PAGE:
Homework 8:

Due by 11:59pm on Thursday, November 14


Submission: When you are done, submit with python3 ok --submit. You may submit more than once before the deadline; only the final submission will be scored. Check that you have successfully submitted your code on okpy.org. See Lab 0 for more instructions on submitting assignments.

Using Ok: If you have any questions about using Ok, please refer to this guide.

Grading: Homework is graded based on effort, not correctness. However, there is no partial credit; you must show substantial effort on every problem to receive any points. This homework is out of 2 points.


Q1: List Comprehensions

Recall that list comprehensions in Python allow us to create lists out of iterables:

[<map-expression> for <name> in <iterable> if <conditional-expression>]

Use a macro to implement list comprehensions in Scheme that can create lists out of lists. Specifically, we want a list-of macro that can be called as follows:

(list-of <map-expression> for <name> in <list> if <conditional-expression>)

Calling list-of will return a new list constructed by doing the following for each element in <list>:

  • Bind <name> to the element.
  • If <conditional-expression> evaluates to a truth-y value, evaluate <map-expression> and add it to the result list.

Here are some examples:

scm> (list-of (* x x) for x in '(3 4 5) if (odd? x))
(9 25)
scm> (list-of 'hi for x in '(1 2 3 4 5 6) if (= (modulo x 3) 0))
(hi hi)
scm> (list-of (car e) for e in '((10) 11 (12) 13 (14 15)) if (list? e))
(10 12 14)

Hint: You may use the built-in map and filter procedures. Check out the Scheme Built-ins reference for more information.

You may find it helpful to refer to the for loop macro introduced in lecture. The filter expression should be transformed using a lambda in a similar way to the map expression in the example.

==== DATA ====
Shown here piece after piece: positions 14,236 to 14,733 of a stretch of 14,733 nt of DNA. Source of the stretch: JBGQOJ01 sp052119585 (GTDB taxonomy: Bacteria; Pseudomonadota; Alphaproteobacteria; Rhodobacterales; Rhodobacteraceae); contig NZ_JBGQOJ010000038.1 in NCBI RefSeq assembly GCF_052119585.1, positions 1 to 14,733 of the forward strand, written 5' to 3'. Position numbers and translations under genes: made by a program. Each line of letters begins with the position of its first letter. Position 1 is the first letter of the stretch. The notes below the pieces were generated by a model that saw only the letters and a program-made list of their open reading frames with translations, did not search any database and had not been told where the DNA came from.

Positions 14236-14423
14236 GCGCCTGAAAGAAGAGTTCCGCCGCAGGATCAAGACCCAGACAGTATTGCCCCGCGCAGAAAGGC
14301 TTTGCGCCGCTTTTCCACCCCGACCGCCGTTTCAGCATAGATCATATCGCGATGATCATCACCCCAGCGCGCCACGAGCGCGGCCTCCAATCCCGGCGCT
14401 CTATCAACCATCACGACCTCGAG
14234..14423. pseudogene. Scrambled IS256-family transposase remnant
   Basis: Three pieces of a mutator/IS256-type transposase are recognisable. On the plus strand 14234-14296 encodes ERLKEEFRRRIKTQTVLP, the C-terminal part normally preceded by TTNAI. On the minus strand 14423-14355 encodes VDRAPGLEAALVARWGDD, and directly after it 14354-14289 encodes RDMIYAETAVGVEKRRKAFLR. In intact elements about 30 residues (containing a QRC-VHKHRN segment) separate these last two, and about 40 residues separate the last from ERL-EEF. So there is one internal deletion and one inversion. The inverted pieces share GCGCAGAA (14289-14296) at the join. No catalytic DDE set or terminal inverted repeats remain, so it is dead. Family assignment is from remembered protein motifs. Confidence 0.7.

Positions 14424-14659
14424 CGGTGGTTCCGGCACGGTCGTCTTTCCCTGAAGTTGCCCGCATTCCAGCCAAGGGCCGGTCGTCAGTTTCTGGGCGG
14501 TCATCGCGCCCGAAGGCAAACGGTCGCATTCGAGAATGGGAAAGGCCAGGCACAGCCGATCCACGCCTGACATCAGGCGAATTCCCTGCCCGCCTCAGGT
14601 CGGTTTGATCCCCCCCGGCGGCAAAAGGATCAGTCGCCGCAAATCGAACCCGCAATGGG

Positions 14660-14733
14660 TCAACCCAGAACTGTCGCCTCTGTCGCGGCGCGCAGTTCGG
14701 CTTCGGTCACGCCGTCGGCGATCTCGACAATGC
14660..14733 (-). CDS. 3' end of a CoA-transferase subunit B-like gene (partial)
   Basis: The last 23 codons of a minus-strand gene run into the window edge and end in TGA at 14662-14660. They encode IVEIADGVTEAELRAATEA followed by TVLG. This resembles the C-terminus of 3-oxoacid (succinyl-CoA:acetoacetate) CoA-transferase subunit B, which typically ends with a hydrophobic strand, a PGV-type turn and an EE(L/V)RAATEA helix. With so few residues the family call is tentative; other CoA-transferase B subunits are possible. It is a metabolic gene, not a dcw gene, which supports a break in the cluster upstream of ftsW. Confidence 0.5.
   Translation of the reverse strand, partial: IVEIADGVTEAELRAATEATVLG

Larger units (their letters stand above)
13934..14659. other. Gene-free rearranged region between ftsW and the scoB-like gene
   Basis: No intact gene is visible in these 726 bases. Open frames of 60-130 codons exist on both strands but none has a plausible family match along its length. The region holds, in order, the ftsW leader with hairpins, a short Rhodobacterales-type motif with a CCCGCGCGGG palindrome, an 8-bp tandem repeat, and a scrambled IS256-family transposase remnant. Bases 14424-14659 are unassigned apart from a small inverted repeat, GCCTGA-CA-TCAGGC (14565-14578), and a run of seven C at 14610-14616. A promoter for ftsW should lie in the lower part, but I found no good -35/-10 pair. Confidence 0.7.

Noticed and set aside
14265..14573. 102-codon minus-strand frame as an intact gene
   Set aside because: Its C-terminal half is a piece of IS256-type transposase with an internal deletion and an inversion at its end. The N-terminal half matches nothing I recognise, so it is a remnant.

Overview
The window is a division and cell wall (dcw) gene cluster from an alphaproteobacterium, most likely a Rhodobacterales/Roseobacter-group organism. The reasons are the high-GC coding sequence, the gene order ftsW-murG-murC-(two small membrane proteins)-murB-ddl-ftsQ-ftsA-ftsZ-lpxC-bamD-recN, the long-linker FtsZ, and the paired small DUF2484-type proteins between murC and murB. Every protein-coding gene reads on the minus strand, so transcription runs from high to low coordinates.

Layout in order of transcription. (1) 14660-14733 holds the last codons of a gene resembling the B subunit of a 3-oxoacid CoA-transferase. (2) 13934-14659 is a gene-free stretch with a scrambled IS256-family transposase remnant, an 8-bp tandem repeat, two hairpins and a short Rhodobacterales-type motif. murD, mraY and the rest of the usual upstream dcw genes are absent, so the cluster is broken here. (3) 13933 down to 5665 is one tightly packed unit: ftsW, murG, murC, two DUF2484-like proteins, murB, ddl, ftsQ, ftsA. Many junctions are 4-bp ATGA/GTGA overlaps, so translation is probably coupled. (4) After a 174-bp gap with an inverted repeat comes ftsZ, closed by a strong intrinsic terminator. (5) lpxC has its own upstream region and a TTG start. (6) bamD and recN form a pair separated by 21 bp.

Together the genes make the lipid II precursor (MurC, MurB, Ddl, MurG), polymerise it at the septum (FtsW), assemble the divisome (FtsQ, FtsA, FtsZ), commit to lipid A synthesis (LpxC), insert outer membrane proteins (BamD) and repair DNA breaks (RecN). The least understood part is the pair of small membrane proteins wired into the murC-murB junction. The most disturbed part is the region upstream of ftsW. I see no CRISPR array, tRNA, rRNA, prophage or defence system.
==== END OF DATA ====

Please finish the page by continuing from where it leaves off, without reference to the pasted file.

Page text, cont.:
(define-macro (list-of map-expr for var in lst if filter-expr)

Use Ok to test your code:

python3 ok -q list-comp

Optional (not graded): Recall also that the if <conditional> portion of the Python list comprehension was optional. Modify your macro so that the Scheme list comprehension does not require a conditional expression.

Refer to the macro form in the Scheme Specification for an explanation of how to do optional macro parameters.

Just For Fun Question

These questions are neither required nor in scope. They are just for fun!

Q2: Quine

Write a one-line program that prints itself, using only the following features of the Python language:

  • Number literals
  • Assignment statements
  • String literals that can be expressed using single or double quotes
  • The arithmetic operators +, -, *, and /
  • The built-in print function
  • The built-in eval function, which evaluates a string as a Python expression
  • The built-in repr function, which returns an expression that evaluates to its argument

You can concatenate two strings by adding them together with + and repeat a string by multipying it by an integer. Semicolons can be used to separate multiple statements on the same line. E.g.,

>>> c='c';print('a');print('b' + c * 2)

Hint: Explore the relationship between single quotes, double quotes, and the repr function applied to strings.

A program that prints itself is called a Quine. Place your solution in the multi-line string named quine.

Use Ok to test your code:

python3 ok -q quine_test